When One Teaches, Two Learn

Figuring out children's ministry one day at a time

Brave Queen Esther

on September 10, 2012

This morning, I decided to pull out one of my lessons from this summer to share with you.  I found a big book on the story of Esther, so that is what I read to the kids to convey the story.  Flop.  They were bored and disinterested.  However, even though the story-telling was only so-so, the kids thoroughly enjoyed the activities that accompanied the story, so I pulled out the most effective pieces of my lesson plan and included them in this post.

Introductory Activity: Use a puzzle (floor size would be best).  Give each student a piece of puzzle.  Let them look at their individual piece.  Talk about how with just our one piece of puzzle we can’t see what the whole puzzle will look like when put together.  We can see bits and pieces of what might be the picture from our piece but as we begin to assemble the puzzle with our piece we see the bigger picture (Allow the children to put the puzzle together before continuing).  Explain that this puzzle is like God’s plan for each of our lives.  We only know such a small piece of God’s bigger plan.  When we are obedient and faithful to what God has asked us to do, He uses us to be a part of His bigger picture.

The King’s Scepter:   Have the children to stand side by side along one wall and think of something they really want to tell you, such as something that happened to them last week.  Tell them to not say their thoughts out loud yet.  Hold the scepter and crown, walk to the other wall, and face the kids.

Explain that when Queen Esther wanted to talk with the king, she had to wait until he held out his scepter to her, then she could walk over to him (If there is any confusion as to what a scepter is, explain that a scepter is like a beautiful stick).  Place a crown on your head and tell the children to pretend that you are King Xerxes.  Explain that the children can’t come to talk to you until you hold out your scepter and as soon as the scepter comes down, they must freeze.  For each round, I had the children race toward me in a different manner – i.e. crab walking, waddling like a penguin, hopping on one foot, etc.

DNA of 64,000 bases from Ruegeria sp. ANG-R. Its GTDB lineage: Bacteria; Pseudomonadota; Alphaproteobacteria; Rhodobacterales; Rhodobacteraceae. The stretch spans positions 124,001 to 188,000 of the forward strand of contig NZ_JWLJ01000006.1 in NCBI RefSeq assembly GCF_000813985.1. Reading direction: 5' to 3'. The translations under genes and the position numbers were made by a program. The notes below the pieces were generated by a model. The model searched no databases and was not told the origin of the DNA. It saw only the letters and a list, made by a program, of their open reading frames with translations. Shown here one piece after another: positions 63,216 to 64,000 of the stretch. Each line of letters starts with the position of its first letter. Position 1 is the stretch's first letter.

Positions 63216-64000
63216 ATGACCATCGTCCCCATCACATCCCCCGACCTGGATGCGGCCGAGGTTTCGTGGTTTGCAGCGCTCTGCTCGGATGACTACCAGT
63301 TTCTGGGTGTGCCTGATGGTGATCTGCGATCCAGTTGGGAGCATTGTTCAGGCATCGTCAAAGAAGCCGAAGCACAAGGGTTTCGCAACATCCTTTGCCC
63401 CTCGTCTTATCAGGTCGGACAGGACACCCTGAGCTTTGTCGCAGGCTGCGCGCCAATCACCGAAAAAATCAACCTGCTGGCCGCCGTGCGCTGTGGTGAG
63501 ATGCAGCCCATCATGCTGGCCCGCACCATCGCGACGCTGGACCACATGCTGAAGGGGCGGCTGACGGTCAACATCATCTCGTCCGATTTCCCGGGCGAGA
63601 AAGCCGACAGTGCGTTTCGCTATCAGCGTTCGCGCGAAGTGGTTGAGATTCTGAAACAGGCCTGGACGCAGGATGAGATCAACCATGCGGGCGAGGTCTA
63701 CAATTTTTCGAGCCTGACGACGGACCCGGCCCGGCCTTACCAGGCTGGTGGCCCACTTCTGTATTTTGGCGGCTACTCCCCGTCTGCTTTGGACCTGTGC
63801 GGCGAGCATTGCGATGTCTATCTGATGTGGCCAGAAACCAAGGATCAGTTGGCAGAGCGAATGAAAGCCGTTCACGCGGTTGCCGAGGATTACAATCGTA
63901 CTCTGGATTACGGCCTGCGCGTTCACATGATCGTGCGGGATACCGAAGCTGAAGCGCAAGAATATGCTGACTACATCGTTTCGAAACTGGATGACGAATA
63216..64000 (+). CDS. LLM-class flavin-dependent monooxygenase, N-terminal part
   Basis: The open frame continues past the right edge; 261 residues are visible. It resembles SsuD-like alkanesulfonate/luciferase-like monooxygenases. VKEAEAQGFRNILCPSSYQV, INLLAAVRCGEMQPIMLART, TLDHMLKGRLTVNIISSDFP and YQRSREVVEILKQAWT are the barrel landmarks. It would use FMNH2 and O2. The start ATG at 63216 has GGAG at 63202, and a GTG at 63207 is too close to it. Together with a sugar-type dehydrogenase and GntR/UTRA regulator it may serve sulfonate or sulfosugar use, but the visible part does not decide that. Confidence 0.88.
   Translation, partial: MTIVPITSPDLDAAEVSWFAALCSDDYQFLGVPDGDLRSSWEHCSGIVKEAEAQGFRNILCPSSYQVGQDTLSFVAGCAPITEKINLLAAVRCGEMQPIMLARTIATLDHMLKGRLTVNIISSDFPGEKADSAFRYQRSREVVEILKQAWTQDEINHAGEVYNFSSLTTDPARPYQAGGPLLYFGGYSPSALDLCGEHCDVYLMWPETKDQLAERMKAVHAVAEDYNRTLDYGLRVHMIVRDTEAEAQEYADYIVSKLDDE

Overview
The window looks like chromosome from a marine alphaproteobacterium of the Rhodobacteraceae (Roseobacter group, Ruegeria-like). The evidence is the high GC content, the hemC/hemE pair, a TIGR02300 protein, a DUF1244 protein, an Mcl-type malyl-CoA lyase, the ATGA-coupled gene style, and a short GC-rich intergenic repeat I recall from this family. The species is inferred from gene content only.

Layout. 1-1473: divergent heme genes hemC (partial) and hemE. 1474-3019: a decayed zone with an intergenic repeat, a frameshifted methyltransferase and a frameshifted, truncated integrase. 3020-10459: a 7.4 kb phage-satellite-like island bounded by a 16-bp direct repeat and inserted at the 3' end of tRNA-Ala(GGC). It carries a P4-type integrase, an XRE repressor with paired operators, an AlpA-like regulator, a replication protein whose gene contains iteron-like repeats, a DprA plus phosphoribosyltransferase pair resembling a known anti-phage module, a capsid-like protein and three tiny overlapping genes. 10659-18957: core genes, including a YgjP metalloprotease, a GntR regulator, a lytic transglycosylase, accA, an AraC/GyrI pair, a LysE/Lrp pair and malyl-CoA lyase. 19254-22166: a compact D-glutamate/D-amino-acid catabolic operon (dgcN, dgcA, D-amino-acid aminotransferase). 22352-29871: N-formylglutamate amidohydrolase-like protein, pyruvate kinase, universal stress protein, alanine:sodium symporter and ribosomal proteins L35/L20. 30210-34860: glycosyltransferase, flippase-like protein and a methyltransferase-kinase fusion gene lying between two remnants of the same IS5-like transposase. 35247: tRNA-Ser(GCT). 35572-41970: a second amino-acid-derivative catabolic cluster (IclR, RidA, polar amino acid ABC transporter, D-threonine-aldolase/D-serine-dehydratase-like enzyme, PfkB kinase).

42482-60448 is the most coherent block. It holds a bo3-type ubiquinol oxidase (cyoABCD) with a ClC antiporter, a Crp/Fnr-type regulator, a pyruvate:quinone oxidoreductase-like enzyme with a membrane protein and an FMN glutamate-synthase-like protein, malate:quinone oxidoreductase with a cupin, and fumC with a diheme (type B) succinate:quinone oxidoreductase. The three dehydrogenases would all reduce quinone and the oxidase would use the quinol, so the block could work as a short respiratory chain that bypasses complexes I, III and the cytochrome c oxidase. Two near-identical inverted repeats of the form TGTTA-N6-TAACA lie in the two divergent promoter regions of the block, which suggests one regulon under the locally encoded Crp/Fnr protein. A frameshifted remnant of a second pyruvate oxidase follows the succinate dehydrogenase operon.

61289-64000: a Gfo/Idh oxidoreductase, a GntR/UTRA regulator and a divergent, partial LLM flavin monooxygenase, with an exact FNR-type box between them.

Cool-Down Activity:  The kids loved singing “The Esther Song,” which is set to the tune of “If You’re Happy and You Know It.”

If you hear the name of Haman stomp your feet. (stomp 2x)
If you hear the name of Haman stomp your feet. (stomp 2x)
If you hear the name of Haman, if you hear the name of Haman, if you hear the name of Haman stomp your feet (stomp 2x)

If you hear the name of Esther clap your hands…

If you hear the name of Xerxes turn around…

If you hear the name of Mordecai shout hooray…

I hope that these activities might be helpful as you as you plan your lesson!

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